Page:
As you’ve hopefully surmised by now, Constant Reader, I post each week’s new blog entry on Monday. This Monday also marks the deadline for a one-act submission opportunity; it’s for a company I’m familiar with, and I’ve had an idea for this particular festival rattling around for some time. As usual, however, life intervened, and instead of sketching out this idea at a leisurely pace a few months ago, I was forced to frantically start work on the piece as soon as I got home from the Valdez Theatre Conference. Which only left me a few precious weeks to finish it, during most of which time I was frantically trying to catch up at my day job and had precious little time to devote to creative endeavors. But with the deadline bearing down upon me, I was able to grind out a draft, and spent the whole of this past weekend revising it. (Here in New York, it’s too muggy out to do anything else anyway.) As of this typing, on Sunday morning, the revisions are complete. So with hours to go before the submission deadline, what is it I’m doing?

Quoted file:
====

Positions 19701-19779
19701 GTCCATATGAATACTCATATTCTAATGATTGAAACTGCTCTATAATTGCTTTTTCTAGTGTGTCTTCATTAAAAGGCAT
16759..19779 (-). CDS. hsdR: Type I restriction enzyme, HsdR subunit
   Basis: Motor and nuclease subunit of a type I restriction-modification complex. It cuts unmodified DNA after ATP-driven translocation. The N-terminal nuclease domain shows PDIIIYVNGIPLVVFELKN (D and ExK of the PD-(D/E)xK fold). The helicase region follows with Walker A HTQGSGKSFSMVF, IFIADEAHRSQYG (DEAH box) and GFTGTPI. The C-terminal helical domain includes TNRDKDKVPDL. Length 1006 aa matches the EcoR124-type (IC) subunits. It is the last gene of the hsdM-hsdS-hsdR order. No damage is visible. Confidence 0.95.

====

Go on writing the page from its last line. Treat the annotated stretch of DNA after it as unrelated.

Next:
You guessed it – I’m writing this blog.
It’s been a running gag since the very first post I made here, but that’s because there’s a fundamental absurdity in writing about your writing when you could actually be writing. But then, there’s a fundamental absurdity in all the time management we’re asked to do. At any given point, I may need to research some topic for an upcoming project, or comb through upcoming submission deadlines, or prepare new drafts to post on NPX, or read other playwright’s scripts to reciprocate their NPX recommendations. If acting opportunities ever become a regular thing again, I’ll presumably need to spend time memorizing lines. And only one of these tasks can ever be performed at any given time.
We’ve evolved a system where any writer needs a team of assistants and advocates – agents submitting scripts, donors and benefactors providing spending money – in order to be able to properly devote themselves to writing. And simultaneously, we’ve evolved a world were only the tiniest fraction of us have any sort of access to that kind of support. And to make things even more fun, we show every indication of being more willing to burn society completely to the ground (thanks a lot for the assist there, pandemic) than to refashion into something we could actually function in.
Man, that’s a depressing thought. It’s a good thing I’ve finished the blog post and the new submission, because now I’ll be depressed the whole rest of the day.
(Which won’t stop me from catching up on research and script readings, but still.)